Review: ‘Merlin Season One’ on DVD
When the BBC series [[[Merlin]]] debuted two years ago, it was quickly described as a British version of [[[Smallville]]], that is a reimagining of the classic tale skewed towards teen characters for a more mass audience.
The difference, though, is that when Smallville debuted nine seasons ago, it was one of the sharpest written series on the air. The messages conveyed through dialogue, the foreshadowing, and rich experience of watching Clark Kent master his powers was slowly revealed.
Merlin, which aired in America on NBC last summer and returns this summer on SyFy, has had poor writing and lazy character development. The first season is released as a five disc DVD set on Tuesday and you can decide for yourself how palatable this look at the Arthurian legend is.
Rather than a Merlin who ages backward, this teen is a bit of a doofus, prone to gaffes but is a loyal and steadfast friend to the court. At a time when Uther Pendragon has forbidden the use of magic, Merlin comes to the court to train under Gaius, the King’s physician. As a result, every episode involves him using magic at great risk, and every episode has him learning some valuable lesson.
To be kind, the series has been very liberal in its interpretation of the characters with most being recognizable in name only. In addition to goofus Merlin, there’s gallant Arthur (Bradley James), the apple of Uther’s eye and being trained to succeed the king. He’s a callow youth only now beginning to understand the gravity of his destiny thanks to Merlin. Then there’s Guinevere (Angel Coulby), a peasant’s daughter and handmaiden to Morgana (Katie McGrath), a ward of the king and herself trying to comprehend the magic growing within her. Of course, Merlin likes Gwen, Gwen likes Arthur and Arthur likes himself. It’s complicated.
In addition to Gaius (Richard Wilson) being new to the story, there’s the chained dragon Kilgharrah, who seems to know Merlin’s destiny and provides counsel. Often, Merlin ignores it and makes the dragon, voiced by John Hurt, cry mournfully.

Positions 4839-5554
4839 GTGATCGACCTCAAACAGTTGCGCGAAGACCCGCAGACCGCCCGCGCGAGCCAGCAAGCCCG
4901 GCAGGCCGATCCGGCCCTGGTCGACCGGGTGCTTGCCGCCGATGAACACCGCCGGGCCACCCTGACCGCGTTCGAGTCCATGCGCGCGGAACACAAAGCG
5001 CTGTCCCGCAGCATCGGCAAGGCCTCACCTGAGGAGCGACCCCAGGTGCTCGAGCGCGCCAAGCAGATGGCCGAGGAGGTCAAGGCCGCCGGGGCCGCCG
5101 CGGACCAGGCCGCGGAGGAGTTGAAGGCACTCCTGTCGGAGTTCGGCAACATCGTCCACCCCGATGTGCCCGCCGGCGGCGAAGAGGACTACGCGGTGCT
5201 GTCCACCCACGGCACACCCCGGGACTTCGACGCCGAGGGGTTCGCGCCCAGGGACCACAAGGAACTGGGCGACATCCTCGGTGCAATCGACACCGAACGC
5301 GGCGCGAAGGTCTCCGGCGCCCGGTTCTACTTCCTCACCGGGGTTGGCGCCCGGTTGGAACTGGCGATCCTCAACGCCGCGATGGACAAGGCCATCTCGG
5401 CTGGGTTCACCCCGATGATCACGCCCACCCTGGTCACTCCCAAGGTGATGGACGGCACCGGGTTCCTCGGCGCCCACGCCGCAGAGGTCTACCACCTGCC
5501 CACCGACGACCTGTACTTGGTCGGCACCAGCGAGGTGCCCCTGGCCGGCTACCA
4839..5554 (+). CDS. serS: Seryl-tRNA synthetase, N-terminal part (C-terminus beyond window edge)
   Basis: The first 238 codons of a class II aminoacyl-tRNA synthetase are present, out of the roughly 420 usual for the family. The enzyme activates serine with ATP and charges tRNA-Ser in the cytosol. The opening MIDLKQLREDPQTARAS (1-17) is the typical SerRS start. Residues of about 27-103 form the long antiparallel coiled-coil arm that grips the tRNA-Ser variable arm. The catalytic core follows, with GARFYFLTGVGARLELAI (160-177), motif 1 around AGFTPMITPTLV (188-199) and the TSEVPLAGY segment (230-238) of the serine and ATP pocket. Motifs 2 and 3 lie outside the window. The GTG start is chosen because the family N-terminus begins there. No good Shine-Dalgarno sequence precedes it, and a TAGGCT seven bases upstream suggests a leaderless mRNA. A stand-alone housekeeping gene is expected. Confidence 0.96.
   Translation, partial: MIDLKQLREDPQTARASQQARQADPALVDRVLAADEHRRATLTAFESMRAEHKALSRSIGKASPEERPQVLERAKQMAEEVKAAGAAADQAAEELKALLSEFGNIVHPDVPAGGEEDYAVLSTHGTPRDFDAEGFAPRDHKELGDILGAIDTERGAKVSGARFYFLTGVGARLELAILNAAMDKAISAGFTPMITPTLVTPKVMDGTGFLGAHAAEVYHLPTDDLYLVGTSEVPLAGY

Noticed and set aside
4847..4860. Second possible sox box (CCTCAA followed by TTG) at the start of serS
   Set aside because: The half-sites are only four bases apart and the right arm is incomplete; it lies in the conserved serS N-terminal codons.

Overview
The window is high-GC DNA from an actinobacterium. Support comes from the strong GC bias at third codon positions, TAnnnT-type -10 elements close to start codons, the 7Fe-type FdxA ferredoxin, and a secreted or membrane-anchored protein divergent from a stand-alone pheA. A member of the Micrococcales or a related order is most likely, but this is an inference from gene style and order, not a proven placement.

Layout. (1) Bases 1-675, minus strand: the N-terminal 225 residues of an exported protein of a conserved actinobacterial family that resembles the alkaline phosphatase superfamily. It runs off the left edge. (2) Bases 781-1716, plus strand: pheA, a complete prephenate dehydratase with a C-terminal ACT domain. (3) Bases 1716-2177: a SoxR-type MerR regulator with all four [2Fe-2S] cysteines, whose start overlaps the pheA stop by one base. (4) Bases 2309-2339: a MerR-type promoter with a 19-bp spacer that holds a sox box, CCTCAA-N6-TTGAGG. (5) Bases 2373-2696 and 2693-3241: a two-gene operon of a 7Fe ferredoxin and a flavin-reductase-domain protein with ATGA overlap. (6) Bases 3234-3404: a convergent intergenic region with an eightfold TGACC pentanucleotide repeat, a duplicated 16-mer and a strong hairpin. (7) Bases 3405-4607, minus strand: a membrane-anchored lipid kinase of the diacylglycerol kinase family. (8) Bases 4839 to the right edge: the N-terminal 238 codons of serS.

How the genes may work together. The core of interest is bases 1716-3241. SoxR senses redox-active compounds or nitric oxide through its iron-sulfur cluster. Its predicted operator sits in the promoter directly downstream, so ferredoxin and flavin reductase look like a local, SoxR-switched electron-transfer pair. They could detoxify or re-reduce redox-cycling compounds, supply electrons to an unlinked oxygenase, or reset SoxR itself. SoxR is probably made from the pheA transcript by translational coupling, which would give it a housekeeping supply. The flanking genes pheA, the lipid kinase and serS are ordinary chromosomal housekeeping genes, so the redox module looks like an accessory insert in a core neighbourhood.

These thirteen episodes are largely repetitive as one or another gets into trouble, the others rally to his/her defense, Merlin does good but often pays for it in comical ways. There’s very little in the way of true danger or variety making the season a tedious one. Word is, the second season is far stronger, but they’re already lost me.
The cast, headed by Colin Morgan, is an attractive one and several guest stars could have enriched the show, starting with Michelle Ryan’s witch Nimueh. No doubt they’d all be more interesting to watch if they had good storylines or dialogue. Anthony Stewart Head is wasted as Uther, given a largely one-dimension bastard of a character to play. When his reasons for banning magic are revealed, it makes sense, but makes us sympathize with him no more.
All the tropes from [[[Excalibur]]] to [[[Mordred]]] are present, foreshadowing the legendary times ahead, all adapted in vaguely recognizable ways.
The episodes are accompanied by two making-of featurettes adding up to over an hour of information on the cast and the production. A 16 minute featurette also explores the episode focusing on the Black Knight in addition to a photo gallery, wallpapers, and a set of video diaries which are mildly amusing.